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Quiet Now - Nights of Quiet Stars

Antônio Carlos Jobim

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Album Review

Antonio Carlos Jobim's Quiet Now: Nights of Quiet Stars is probably the most successful entry in this series of Polygram reissues, because the Brazilian composer's music is so blissfully suited to compilations that focus on the gentle, romantic side of jazz. Perhaps it's his sleepy, low-key voice, which makes Perry Como sound like Darby Crash, or the mellow casualness of his melodies, which mine a remarkable number of subtle emotional shadings out of a surprisingly limited number of guitar chords and the intangible Brazilian concept of saudade, a kind of happy-sadness-shading-into-sad happiness that's at the root of his music. All of these 13 tracks are familiar to even casual Antonio Carlos Jobim fans — indeed, those who have the three-disc set The Man From Ipanema are missing almost nothing of consequence — but they're very cleverly sequenced, progressing from the scene-setting (and title-providing) "Corcovado" (the classic Elis Regina version), slowly progressing to the childlike bliss of Astrud Gilberto's take on "Dindi," and then back down to the shimmering stillness of Regina's version of "Inutil Paisagem," a lovely bit of melancholy. It's nothing new, but it's terrific mood music.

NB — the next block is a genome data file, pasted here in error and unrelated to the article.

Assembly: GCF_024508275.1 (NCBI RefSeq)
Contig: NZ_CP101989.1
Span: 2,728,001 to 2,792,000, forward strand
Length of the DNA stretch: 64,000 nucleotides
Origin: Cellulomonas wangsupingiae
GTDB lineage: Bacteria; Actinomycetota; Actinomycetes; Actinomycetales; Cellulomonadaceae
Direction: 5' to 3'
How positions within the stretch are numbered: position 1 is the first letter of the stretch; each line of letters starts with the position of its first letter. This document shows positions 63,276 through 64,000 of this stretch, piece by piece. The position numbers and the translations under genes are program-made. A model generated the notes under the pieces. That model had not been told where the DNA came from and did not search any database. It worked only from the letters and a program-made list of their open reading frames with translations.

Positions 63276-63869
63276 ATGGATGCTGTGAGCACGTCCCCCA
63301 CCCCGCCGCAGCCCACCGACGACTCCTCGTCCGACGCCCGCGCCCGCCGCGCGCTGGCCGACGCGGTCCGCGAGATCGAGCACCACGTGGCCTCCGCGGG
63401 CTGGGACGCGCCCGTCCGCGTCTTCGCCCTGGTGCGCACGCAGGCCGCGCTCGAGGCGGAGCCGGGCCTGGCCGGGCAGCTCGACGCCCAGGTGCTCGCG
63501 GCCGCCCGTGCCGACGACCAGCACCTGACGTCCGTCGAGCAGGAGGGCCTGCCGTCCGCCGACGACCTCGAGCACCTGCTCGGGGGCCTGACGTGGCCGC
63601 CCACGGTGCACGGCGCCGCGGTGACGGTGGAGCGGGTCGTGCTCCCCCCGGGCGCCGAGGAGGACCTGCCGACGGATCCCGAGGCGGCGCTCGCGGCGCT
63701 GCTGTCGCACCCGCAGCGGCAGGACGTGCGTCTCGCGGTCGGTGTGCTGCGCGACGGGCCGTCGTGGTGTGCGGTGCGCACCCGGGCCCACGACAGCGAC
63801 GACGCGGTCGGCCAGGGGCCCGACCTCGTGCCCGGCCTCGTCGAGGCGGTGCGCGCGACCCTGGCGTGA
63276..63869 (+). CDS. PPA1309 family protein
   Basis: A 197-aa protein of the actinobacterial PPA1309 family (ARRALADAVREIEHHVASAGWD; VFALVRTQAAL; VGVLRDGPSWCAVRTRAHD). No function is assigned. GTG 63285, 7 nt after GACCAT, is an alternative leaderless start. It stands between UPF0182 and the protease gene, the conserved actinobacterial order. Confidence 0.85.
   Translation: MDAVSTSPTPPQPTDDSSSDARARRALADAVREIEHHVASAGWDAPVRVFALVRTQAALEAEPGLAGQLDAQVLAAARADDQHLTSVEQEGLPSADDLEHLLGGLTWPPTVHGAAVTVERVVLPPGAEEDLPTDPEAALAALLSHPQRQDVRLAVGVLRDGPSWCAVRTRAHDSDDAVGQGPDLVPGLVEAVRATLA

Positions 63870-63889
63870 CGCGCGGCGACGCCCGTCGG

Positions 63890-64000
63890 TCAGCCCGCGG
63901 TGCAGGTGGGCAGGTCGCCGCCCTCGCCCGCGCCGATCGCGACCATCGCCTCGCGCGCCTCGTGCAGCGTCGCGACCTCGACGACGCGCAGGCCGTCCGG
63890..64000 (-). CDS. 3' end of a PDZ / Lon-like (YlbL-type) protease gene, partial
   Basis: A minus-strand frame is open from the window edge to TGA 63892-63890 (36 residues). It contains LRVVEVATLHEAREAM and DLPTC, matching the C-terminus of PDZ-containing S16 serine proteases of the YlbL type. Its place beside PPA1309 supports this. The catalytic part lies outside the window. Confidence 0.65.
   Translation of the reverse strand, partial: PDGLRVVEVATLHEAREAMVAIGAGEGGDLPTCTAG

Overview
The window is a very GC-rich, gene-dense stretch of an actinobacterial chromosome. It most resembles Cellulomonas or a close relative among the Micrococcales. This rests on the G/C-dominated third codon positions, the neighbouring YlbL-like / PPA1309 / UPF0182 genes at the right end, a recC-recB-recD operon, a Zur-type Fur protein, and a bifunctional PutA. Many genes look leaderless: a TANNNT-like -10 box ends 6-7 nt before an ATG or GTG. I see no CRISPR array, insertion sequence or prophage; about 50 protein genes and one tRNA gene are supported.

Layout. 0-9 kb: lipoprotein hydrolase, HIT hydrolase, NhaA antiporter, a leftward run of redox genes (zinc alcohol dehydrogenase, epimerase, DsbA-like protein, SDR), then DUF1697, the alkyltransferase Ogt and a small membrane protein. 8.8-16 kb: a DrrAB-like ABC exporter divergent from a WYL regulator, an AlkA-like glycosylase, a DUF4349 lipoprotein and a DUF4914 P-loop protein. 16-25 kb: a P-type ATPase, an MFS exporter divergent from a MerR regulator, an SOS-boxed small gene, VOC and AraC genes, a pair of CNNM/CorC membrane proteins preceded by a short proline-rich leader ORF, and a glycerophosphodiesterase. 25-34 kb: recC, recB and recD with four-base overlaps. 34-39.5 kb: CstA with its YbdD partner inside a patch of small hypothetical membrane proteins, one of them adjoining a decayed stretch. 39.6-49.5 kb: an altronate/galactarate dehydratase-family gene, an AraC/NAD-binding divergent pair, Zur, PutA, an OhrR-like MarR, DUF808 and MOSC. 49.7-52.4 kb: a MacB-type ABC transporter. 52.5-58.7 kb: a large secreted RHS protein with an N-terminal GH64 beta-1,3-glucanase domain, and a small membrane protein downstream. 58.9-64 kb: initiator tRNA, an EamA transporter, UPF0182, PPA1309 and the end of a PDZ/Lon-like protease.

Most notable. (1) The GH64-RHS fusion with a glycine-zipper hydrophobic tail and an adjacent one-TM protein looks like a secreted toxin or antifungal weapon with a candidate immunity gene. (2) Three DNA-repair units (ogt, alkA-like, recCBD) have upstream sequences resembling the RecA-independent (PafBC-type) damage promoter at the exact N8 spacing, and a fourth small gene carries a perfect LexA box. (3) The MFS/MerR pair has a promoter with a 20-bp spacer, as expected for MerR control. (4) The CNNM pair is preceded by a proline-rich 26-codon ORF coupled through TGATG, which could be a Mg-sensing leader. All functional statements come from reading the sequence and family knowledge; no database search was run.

Biography

Born: 25 January 1927 in Rio De Janeiro, Brazil

Genre: Brazilian

Years Active: '50s, '60s, '70s, '80s, '90s

It has been said that Antonio Carlos Brasileiro de Almeida Jobim was the George Gershwin of Brazil, and there is a solid ring of truth in that, for both contributed large bodies of songs to the jazz repertoire, both expanded their reach into the concert hall, and both tend to symbolize their countries in the eyes of the rest of the world. With their gracefully urbane, sensuously aching melodies and harmonies,...
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Quiet Now - Nights of Quiet Stars, Antônio Carlos Jobim
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